Libya’s Deadly Floods Tear Through Cultural History
After the Mediterranean cyclone Storm Daniel made landfall in Northeast Libya on Monday, September 10, torrential rainfall and heavy winds from the inclement weather collapsed two dams, resulting in a surge of deadly floods that inundated cities and villages lining the country’s coastline such as Benghazi, Bayda, and al-Marj. As reports continue to emerge from the country, the port city of Derna appears to have suffered the worst effects of the devastation.
Prior to this week’s catastrophe, which flooded the Wadi Derna river that bisects the city, Derna was home to at least 90,000 residents. As of today, September 13, officials have reported that the death toll in the city has risen to over 5,000 and as high as 20,000 by some estimates, alongside an approximate 10,000 missing residents and thousands more displaced, as search teams scramble to find survivors among the collapsed infrastructure.
Amid the mounting deaths and missing individuals in Derna, witnesses have reported the loss of entire neighborhoods and the destruction of at least five bridges. At the cross-section of Roman, Byzantine, and Islamic cultural influences, Derna is home to artifacts and sites dating back to the Hellenistic period. Located between mountains, desert, and the Mediterranean Sea, the city was founded in the 15th century on the site of the Ancient Greek colony Darnis, and has since become known for its historic center housing a mosque, church, synagogue, and public bazaars known as souqs in Arabic. One local official estimated that at least a quarter of the entire city has completely vanished, according to NBC. Facebook photos and satellite images illustrate the flood’s destructive toll on the city, where the Al Sahaba Mosque remains standing among the remnants of what used to be thousands of residences, schools, offices, stores, and vehicles.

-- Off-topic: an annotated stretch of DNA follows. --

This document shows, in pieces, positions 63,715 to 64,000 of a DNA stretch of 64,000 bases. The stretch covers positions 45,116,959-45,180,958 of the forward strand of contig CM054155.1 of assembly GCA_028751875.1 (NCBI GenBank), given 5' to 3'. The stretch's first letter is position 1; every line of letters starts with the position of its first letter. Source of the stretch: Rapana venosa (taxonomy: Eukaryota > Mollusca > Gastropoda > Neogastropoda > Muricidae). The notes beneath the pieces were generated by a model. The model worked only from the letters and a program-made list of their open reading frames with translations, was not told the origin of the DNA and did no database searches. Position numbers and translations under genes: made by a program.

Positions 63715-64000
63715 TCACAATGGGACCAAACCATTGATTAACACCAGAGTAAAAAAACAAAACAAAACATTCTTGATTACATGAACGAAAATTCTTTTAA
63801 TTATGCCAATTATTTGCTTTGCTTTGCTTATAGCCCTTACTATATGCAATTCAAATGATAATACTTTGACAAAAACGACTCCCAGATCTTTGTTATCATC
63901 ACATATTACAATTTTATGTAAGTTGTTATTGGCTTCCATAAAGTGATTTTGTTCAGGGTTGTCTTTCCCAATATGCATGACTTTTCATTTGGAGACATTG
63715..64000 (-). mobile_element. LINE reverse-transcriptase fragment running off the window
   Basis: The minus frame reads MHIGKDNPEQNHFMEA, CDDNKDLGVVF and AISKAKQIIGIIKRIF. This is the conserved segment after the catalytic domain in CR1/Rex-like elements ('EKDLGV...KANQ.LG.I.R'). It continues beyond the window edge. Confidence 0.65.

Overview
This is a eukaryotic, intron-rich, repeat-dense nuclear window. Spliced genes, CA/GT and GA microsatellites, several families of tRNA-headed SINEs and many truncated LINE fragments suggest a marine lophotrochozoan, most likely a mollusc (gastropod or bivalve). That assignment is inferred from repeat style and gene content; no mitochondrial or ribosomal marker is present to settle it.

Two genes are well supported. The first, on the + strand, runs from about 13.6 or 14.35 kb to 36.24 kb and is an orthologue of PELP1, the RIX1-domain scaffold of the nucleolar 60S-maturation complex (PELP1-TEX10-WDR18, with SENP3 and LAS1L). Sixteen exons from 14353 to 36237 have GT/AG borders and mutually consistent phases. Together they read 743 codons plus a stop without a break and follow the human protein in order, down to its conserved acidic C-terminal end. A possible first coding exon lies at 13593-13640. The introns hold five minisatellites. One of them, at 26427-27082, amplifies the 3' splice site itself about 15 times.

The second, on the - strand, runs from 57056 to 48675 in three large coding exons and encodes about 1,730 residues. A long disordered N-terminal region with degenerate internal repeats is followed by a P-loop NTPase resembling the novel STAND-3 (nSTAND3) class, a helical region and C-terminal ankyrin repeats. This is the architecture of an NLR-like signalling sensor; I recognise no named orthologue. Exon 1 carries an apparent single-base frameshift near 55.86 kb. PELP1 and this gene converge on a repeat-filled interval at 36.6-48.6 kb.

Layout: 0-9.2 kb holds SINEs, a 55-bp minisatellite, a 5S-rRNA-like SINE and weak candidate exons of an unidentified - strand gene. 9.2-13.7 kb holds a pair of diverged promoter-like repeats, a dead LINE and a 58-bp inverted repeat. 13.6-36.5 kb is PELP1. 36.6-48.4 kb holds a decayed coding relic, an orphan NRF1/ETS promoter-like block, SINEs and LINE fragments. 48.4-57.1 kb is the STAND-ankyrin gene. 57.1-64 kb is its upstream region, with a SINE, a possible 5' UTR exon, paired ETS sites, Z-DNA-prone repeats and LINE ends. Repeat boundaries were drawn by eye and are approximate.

Images posted by Libyan television network Almostakbal, per Al Jazeera, further detail the damage left behind, showing a collapsed road between seaside towns Susa and Shahat, home to the UNESCO-protected ruins of Cyrene, an Ancient Greek colony that later expanded into a Roman city. Hyperallergic has contacted the Libyan Embassy in Washington, DC, UNESCO, and the World Monument Fund for more information.
Prior to the floods, officials around the world had already raised concerns about the vulnerability of Libyan cultural heritage and archaeological sites since war broke out after the fall of Muammar Gaddafi in 2011, and divided the country’s east and west. In 2015, Newsweek reported that the expansion of the jihadist Islamic State in Libya’s coastal cities including Derna, Tripoli, Benghazi, and Sirte posed not only a threat to the country’s residents, but also to its culturally significant spaces, given the group’s history of attacks on ancient treasures and looting of cultural sites. In 2016, the World Heritage Committee placed five archaeological sites, which included the ruins of Cyrene, on its List of World Heritage in Danger in response to the damage incurred from years of armed conflict and political instability.